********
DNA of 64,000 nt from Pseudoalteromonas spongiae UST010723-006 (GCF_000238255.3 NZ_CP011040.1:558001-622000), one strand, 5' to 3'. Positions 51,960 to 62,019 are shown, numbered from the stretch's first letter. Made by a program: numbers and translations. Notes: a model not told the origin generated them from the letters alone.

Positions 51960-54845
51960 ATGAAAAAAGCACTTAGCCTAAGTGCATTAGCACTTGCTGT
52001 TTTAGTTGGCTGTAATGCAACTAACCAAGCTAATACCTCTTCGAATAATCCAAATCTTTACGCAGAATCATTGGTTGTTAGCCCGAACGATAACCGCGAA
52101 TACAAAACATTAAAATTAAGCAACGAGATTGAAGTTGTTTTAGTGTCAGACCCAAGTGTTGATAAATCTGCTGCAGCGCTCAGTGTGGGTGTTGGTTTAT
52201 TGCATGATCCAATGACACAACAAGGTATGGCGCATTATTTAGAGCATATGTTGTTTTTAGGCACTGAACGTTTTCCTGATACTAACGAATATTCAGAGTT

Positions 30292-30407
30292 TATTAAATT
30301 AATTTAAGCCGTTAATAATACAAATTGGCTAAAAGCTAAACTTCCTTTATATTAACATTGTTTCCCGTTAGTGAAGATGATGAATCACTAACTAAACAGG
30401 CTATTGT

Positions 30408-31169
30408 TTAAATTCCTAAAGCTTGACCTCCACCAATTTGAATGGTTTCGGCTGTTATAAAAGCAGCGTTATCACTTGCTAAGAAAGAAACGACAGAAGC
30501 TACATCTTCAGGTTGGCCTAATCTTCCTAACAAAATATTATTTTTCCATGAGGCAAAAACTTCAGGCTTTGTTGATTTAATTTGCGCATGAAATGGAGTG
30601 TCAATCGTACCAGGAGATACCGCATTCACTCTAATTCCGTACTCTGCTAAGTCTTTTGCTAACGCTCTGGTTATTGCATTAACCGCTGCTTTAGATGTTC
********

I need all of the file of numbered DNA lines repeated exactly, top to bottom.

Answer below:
DNA of 64,000 nt from Pseudoalteromonas spongiae UST010723-006 (GCF_000238255.3 NZ_CP011040.1:558001-622000), one strand, 5' to 3'. Positions 51,960 to 62,019 are shown, numbered from the stretch's first letter. Made by a program: numbers and translations. Notes: a model not told the origin generated them from the letters alone.

Positions 51960-54845
51960 ATGAAAAAAGCACTTAGCCTAAGTGCATTAGCACTTGCTGT
52001 TTTAGTTGGCTGTAATGCAACTAACCAAGCTAATACCTCTTCGAATAATCCAAATCTTTACGCAGAATCATTGGTTGTTAGCCCGAACGATAACCGCGAA
52101 TACAAAACATTAAAATTAAGCAACGAGATTGAAGTTGTTTTAGTGTCAGACCCAAGTGTTGATAAATCTGCTGCAGCGCTCAGTGTGGGTGTTGGTTTAT
52201 TGCATGATCCAATGACACAACAAGGTATGGCGCATTATTTAGAGCATATGTTGTTTTTAGGCACTGAACGTTTTCCTGATACTAACGAATATTCAGAGTT

Positions 30292-30407
30292 TATTAAATT
30301 AATTTAAGCCGTTAATAATACAAATTGGCTAAAAGCTAAACTTCCTTTATATTAACATTGTTTCCCGTTAGTGAAGATGATGAATCACTAACTAAACAGG
30401 CTATTGT

Positions 30408-31169
30408 TTAAATTCCTAAAGCTTGACCTCCACCAATTTGAATGGTTTCGGCTGTTATAAAAGCAGCGTTATCACTTGCTAAGAAAGAAACGACAGAAGC
30501 TACATCTTCAGGTTGGCCTAATCTTCCTAACAAAATATTATTTTTCCATGAGGCAAAAACTTCAGGCTTTGTTGATTTAATTTGCGCATGAAATGGAGTG
30601 TCAATCGTACCAGGAGATACCGCATTCACTCTAATTCCGTACTCTGCTAAGTCTTTTGCTAACGCTCTGGTTATTGCATTAACCGCTGCTTTAGATGTTC